GenSex – Edge Hill University’s Gender and Sexuality Research Group – is holding a session in association with CONNECT Diversity Week, on Tuesday 2nd February 2010, from 5pm-7pm, in room M49 in the Main Building at the Ormskirk Campus. Refreshments provided by CONNECT.
This interdisciplinary session showcases the work of four members of the group, all recent graduates/current students at Edge Hill University’s Department of English and History. It features new research into gender, sexuality and pop music, featuring the music of Amanda Palmer and Tori Amos. It also focuses on contemporary British literature, including the work of the Poet Laureate, Carol Ann Duffy and the bestselling novelist Sarah Waters, and also problematises recent NHS legislation which has excluded men who have sex with men from blood donation.
‘The Mistress and the Maid: Emerging Sisterhood in the Nineteenth-century Domestic Sphere’ by Andrew Farnan
This paper investigates the relationship between the domestic maid and her mistress in Mary Elizabeth Braddon’s Lady Audley’s Secret and Aurora Floyd and Sarah Waters’ Fingersmith and Tipping the Velvet. This is a unique power relationship in which women have the opportunity to form meaningful sisterhoods within a society ruled by an overbearing patriarchy, but which regards the shared private experiences of higher and lower class women to be socially normative. Exploring the differences in sensation and neo-Victorian representations of the Victorian period, Andrew explores the extent to which Braddon uses this relationship as an opportunity for women to compete with and betray each other for the benefit of men, whereas Waters heroines see it as a change to engage with contemporary feminist issues of class, sexuality and identity.
‘The Genderless Nature of Love in Carol Ann Duffy’s, Rapture and Jeanette Winterson’s Written on the Body’ by Emma Allen
The paper will study and compare the works of Carol Ann Duffy and Jeanette Winterson, focusing in particular on Duffy’s poetry collection; Rapture and Winterson’s novel; Written on the Body, both works that focus on love. It will focus on the way that both authors refuse to gender their narrator and explore the textual effects of this. Focusing on love and desire, love and rage, and love and death, the paper will argue that both authors remove gendered preconceptions about love from their texts by removing gendered identifications. Yet concurrently the paper asks: is it not impossible to write, and to read, about love without gendering it?
‘Do nothing amazing today: reading the NHS exclusion of men who have sex with men from blood donation’ by Peter Lee
This paper offers a personal reading of the NHS’: Exclusion of Men who have Sex with Men from Blood Donation Position Statement: 10th April 2008, and problematises this policy. The paper will explore the extent to which the policy plays a role in the state-sponsored stigmatic repetition which (primarily) targets male sexualities, following in the rich traditions of Section 28 of the Local Government Act 1988 and the World Health Organization: International Disease Code 302.0. The paper will also call into question the nature of the relationship between The State and the body of the individual. The extent to which this policy serves to reinforce and constrain the male into a binary view of sexuality will be evaluated, and the further implications of this stigmatic binary reinforcement may have for males and also females affected through by the policy will be examined.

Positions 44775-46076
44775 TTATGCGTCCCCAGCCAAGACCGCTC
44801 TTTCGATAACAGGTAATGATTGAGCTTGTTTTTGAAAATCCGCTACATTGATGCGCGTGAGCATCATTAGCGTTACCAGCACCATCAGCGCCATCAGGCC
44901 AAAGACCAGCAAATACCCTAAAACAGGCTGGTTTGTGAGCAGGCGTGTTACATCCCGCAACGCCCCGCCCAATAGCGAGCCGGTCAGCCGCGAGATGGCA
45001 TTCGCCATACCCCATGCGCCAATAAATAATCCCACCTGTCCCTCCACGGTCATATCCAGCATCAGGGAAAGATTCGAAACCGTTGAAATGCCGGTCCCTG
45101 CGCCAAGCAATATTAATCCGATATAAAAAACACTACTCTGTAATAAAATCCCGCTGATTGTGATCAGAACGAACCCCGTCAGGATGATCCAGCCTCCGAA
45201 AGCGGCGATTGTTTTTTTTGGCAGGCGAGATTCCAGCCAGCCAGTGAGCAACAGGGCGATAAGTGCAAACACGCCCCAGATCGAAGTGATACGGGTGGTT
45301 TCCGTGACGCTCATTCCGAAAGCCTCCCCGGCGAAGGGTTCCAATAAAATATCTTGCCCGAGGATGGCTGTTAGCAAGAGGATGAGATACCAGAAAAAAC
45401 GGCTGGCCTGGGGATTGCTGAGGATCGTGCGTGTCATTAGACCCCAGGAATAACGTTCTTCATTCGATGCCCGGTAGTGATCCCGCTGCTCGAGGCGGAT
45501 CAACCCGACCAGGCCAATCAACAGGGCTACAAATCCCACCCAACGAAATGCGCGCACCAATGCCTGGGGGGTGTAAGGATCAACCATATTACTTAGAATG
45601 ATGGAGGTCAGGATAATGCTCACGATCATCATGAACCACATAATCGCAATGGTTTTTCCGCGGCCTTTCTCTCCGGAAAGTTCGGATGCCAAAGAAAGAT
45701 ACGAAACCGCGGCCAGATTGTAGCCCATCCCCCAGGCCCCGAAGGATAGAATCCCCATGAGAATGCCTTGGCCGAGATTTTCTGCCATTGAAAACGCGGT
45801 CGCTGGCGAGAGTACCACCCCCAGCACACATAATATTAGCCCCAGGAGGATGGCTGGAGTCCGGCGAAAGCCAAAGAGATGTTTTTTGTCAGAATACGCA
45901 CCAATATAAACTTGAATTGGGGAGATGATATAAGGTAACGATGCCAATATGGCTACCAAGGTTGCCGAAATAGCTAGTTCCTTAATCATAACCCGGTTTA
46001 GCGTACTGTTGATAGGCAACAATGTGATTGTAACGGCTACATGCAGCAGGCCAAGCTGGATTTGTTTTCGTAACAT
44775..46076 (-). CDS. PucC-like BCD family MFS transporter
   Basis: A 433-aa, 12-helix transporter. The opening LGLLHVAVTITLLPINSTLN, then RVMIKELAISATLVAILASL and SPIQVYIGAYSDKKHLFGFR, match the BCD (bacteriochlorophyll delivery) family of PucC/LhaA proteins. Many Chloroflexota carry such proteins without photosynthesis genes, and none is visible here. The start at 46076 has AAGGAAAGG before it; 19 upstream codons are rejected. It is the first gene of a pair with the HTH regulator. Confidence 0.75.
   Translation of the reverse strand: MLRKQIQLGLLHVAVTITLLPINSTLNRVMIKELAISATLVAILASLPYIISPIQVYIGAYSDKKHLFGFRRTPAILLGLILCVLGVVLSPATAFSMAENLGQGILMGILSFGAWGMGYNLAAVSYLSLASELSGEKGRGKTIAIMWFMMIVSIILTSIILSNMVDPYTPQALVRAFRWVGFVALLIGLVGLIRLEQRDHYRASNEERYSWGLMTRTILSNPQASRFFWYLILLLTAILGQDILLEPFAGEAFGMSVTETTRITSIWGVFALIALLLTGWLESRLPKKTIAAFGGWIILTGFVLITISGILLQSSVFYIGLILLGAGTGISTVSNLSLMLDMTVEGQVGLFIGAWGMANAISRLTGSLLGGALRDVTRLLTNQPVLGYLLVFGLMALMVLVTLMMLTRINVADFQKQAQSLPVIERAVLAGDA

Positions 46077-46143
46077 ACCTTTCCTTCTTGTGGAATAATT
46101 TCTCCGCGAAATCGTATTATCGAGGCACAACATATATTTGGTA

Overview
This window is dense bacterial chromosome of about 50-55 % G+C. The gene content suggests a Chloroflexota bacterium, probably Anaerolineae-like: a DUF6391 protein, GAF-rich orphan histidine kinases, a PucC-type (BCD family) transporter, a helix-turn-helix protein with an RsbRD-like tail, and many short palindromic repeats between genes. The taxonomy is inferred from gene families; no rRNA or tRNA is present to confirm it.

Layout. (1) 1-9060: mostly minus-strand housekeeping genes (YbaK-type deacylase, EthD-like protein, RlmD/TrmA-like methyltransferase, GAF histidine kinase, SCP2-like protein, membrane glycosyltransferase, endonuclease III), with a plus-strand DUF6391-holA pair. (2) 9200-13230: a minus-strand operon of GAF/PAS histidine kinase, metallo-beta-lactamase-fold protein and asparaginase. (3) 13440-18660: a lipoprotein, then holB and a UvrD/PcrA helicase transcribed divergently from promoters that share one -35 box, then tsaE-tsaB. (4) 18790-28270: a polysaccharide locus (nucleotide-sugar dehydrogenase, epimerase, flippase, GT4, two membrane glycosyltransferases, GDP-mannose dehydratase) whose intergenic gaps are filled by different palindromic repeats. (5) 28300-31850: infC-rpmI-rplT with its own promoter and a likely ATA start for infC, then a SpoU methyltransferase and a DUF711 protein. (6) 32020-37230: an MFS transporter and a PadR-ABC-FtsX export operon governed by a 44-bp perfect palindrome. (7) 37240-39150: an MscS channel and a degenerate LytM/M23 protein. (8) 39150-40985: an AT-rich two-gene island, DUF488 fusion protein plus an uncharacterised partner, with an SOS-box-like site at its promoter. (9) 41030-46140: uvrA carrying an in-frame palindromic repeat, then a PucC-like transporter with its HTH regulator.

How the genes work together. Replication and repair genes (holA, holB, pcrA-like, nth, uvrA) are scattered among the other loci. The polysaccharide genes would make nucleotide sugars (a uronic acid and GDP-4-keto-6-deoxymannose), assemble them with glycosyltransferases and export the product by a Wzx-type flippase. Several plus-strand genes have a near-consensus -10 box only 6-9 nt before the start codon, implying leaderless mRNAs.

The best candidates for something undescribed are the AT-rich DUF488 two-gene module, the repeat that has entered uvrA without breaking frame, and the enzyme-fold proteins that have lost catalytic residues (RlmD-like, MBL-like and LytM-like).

‘Truth or Dare: Amanda Palmer, Tori Amos and Methods of Feminist Catharsis’ by Francesca Lewis
This paper will focus on the iconic singer/songwriters Amanda Palmer and Tori Amos. I will be looking at their contrasting methods of expression in order to draw conclusions about catharsis as a feminist tool. I will look at a range of their lyrics, as well as their personas, to analyse Amos’ use of symbolism and archetypes as well as Palmer’s use of literalism and irony.
Andrew Farnan works as a teaching assistant on Merseyside. He holds a BA Hons in English Literature and recently graduated from Edge Hill University’s Women’s Writing MA. A member of the university’s Gender and Sexuality Research Group, his research interests include violence and society, Luce Irigaray and the nineteenth-century novel.
Emma Allen is a postgraduate student at Edge Hill University, currently studying for her MA in Women’s Narrative. The main focus of her academic interest is gender and sexuality and she has particular interests in contemporary poetry and prose, in particular the works of modern women poets. This presentation paper is based on her third year dissertation.
Peter Lee is post-graduate student currently studying at Edge Hill University on the English MA programme following the completion of his English degree in June 2009. His academic interests focus on gender studies, and he is particularly interested in intersections between feminism and masculinities.
Francesca Lewis is a graduate of Edge Hill University, and holds a degree in English Literature and Creative Writing. Her main areas of interest are sexuality, gender and subversion. She spoke at the launch of GenSex in 2007, and focused upon her final year dissertation entitled ‘Angela Carter and the Marquis de Sade: The Plausibility of Sadeian Feminism’. She is also a writer of poetry, songs and fiction and recently had one of her works adapted to short film by an Australian student who entered it into Top Designs, a state wide media competition.
Would you like to give a paper to GenSex or lead us in a workshop or seminar? Interdisciplinary research-based debates, presentations and art installations are always welcome. Topics can include… masculinities, feminisms, gender theories, queer studies, sexuality and subversion, bodily narratives and transgendered identities… just contact Dr Mari Hughes-Edwards by emailing firstname.lastname@example.org.